Conformation wise, could he jump?
   

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Conformation wise, could he jump?

This is a discussion on Conformation wise, could he jump? within the Jumping forums, part of the English Riding category
  • Yearling is down on his pasterns will that affect hiis jumping ability?

 
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    11-08-2009, 07:35 PM
  #1
Foal
Conformation wise, could he jump?

I have someone interested in leasing Yankee but they want to jump him. He's got the heart for it, he's such an honest horse but what I want to know is conformationally, could he do it without risking injury? I know he's got pretty steep back legs but I don't know how that would affect a horses jumping ability...I know NOTHING about jumping. He has put on quite a bit of weight since these pictures were taken and has been building muscle. Thanks



     
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    11-08-2009, 07:37 PM
  #2
Green Broke
I can't see the pictures.
     
    11-08-2009, 07:37 PM
  #3
Weanling
Do you have pictures of him straight from the back? A picture of the hocks would help. And his head up too.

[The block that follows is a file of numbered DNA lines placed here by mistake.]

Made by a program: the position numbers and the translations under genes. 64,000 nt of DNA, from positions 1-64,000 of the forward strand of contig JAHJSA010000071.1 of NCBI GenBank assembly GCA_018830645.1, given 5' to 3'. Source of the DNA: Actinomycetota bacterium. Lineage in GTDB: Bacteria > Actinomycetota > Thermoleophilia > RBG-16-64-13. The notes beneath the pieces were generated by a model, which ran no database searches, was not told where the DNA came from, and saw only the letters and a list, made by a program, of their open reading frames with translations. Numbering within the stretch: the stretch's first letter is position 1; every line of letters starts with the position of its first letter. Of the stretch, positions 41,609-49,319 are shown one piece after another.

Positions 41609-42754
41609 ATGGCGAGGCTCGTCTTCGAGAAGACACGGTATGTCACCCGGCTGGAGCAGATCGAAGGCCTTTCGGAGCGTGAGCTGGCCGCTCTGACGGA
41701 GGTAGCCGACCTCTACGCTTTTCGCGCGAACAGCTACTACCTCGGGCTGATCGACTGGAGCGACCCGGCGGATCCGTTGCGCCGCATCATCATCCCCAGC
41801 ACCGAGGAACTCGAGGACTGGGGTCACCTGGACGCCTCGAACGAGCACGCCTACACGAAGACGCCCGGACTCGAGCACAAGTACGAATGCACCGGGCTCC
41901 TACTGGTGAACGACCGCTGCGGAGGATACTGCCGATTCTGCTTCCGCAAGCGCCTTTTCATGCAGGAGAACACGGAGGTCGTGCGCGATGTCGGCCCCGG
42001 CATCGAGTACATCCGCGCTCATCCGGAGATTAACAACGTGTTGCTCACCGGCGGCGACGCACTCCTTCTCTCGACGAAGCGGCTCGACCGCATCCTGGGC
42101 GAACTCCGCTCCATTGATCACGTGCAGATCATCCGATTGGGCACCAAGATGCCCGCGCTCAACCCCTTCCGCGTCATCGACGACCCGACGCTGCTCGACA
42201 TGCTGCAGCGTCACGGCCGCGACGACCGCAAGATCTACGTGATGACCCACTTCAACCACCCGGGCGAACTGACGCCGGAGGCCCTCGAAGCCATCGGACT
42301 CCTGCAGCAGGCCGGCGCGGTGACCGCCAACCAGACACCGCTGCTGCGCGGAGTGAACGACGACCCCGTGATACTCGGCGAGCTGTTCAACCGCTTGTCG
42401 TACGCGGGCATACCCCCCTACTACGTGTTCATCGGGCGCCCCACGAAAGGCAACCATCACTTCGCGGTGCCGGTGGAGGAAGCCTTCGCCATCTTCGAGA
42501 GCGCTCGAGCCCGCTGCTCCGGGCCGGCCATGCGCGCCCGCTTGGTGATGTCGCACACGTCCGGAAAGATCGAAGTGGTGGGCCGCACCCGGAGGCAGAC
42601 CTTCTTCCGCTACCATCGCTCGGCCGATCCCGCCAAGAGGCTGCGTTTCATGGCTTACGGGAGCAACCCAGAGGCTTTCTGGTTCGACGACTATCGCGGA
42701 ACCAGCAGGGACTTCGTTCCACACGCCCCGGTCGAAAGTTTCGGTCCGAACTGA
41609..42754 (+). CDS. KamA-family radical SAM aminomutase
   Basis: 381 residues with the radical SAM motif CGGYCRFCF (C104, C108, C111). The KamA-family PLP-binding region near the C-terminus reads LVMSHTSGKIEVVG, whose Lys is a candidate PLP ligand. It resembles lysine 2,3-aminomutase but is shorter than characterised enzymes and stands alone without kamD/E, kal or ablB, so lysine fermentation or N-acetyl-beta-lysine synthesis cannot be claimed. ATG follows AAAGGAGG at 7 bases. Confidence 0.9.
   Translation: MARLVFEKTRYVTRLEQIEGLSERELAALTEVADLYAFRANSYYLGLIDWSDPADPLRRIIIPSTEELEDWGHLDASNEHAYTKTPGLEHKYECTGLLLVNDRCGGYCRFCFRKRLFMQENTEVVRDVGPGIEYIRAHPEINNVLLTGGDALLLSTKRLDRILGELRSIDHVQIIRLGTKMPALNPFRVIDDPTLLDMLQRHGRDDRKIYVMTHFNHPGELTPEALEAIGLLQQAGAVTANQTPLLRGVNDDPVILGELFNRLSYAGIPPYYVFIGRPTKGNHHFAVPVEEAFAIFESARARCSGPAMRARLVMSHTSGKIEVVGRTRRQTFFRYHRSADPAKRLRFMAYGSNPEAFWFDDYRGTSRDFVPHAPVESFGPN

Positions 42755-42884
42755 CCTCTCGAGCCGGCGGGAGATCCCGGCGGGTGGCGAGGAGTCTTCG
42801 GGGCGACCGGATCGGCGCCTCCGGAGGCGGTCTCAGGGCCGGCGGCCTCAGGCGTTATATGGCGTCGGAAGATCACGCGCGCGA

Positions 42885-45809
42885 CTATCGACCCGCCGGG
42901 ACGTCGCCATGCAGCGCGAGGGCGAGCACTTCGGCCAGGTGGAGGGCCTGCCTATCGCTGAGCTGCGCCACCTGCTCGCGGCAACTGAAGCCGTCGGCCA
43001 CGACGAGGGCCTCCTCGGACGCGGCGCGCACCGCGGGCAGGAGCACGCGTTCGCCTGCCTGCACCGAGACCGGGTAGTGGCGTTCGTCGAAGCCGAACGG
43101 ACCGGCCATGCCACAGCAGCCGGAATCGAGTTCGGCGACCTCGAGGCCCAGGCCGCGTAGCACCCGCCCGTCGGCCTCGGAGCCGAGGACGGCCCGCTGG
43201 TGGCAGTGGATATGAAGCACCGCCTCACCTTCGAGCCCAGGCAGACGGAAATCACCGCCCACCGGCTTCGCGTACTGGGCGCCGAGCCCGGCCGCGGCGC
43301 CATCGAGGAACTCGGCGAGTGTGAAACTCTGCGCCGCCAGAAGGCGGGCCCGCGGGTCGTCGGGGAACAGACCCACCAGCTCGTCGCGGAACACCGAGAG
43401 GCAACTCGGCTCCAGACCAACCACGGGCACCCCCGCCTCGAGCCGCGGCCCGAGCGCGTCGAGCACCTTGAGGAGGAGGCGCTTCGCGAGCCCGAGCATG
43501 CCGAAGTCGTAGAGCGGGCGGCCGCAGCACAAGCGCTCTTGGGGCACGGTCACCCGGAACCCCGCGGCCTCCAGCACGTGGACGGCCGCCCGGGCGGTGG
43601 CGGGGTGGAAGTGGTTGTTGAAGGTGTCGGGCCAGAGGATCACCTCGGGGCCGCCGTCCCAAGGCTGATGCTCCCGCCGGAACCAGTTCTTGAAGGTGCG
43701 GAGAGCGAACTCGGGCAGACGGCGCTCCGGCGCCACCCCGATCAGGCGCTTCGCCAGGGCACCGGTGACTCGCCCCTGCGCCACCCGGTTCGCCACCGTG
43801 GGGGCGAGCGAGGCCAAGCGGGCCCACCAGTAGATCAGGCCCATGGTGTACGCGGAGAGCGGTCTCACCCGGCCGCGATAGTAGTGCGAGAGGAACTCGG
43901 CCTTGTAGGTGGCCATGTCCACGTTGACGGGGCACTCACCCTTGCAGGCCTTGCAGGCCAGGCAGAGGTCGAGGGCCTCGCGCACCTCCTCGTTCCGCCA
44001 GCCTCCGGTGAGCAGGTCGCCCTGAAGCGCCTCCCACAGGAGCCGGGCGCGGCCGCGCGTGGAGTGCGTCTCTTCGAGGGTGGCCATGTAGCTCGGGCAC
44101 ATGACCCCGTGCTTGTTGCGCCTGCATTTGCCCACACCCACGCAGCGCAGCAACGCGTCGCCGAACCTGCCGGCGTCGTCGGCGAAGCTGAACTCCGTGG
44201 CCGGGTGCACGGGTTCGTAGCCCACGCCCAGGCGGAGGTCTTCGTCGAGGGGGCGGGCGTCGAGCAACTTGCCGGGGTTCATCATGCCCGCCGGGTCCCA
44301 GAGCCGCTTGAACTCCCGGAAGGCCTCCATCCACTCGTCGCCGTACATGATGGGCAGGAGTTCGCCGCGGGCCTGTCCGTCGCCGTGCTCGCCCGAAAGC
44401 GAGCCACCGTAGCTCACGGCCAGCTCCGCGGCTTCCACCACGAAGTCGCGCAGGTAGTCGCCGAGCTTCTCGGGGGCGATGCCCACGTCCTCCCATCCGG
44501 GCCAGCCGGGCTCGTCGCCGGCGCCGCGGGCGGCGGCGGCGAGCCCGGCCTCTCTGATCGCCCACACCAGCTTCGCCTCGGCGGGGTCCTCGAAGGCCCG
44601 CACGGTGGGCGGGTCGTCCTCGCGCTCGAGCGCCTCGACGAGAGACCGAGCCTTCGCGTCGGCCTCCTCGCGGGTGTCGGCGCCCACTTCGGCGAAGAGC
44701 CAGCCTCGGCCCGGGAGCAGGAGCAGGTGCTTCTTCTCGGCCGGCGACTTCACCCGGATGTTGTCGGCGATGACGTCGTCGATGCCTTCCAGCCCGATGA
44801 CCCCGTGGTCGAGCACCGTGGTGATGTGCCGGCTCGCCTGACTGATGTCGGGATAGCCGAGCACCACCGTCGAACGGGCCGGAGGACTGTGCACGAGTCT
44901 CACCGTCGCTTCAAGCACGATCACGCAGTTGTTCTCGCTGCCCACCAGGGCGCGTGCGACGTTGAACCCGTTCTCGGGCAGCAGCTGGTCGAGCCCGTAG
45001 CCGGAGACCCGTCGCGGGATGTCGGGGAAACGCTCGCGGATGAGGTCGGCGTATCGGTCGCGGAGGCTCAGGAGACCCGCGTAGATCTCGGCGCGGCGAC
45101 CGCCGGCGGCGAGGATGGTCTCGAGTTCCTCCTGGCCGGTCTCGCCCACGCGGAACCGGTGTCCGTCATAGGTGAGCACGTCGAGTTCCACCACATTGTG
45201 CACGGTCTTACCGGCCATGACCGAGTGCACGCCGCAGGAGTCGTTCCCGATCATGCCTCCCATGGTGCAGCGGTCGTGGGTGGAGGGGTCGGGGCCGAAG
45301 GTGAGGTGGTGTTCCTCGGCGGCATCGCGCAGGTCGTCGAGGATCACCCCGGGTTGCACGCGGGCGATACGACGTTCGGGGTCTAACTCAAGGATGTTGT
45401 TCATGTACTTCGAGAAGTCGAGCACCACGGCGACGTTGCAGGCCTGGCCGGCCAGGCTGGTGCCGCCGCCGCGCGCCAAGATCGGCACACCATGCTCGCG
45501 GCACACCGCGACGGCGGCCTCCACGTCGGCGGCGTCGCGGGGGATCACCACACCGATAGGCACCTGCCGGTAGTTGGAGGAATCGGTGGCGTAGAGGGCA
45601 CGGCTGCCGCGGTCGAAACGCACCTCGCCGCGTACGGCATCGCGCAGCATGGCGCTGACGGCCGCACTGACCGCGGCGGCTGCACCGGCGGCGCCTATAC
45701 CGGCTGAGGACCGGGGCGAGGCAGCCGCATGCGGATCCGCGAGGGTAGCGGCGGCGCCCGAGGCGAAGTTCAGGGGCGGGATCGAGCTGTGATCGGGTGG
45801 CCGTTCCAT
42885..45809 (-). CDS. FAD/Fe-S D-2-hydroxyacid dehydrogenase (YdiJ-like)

11-08-2009, 07:39 PM
  #4
Green Broke
I personally don't see why not...?
     
    11-08-2009, 07:51 PM
  #5
Yearling
With the angles critique is a little difficult, it would be easier to say if he was squared up with his neck up. From what I can see:
-he has long thin pasterns especially in the front, be careful with applying stress here.
-his hind angle is rather steep/straight.
-he appears to have a downhill build.
-straight shoulder.
-possibly over the knee in the front.
-he will need more top line muscle and weight prior to jumping.
From looking at him, I would guess he could jump 2-3 feet with ease in competition as long as you take the necessary precautions (that come with jumping any horse) to keep things safe and fun.
     
    11-08-2009, 07:53 PM
  #6
Foal
     
    11-08-2009, 08:13 PM
  #7
Foal
     
    11-08-2009, 08:30 PM
  #8
Yearling
I would try to fatten him up first.Then work on some muscle.
     
    11-08-2009, 08:46 PM
  #9
Foal
He has put on alot of weight. These pictures were taken in Aug. He has been building up muscle too.
     
    11-08-2009, 09:34 PM
  #10
Started
I don't see why not.

I would be more interested in the rider's ability to jump. Make sure he or she knows what they're doing. An unskilled/careless rider can hurt any horse while jumping.
     

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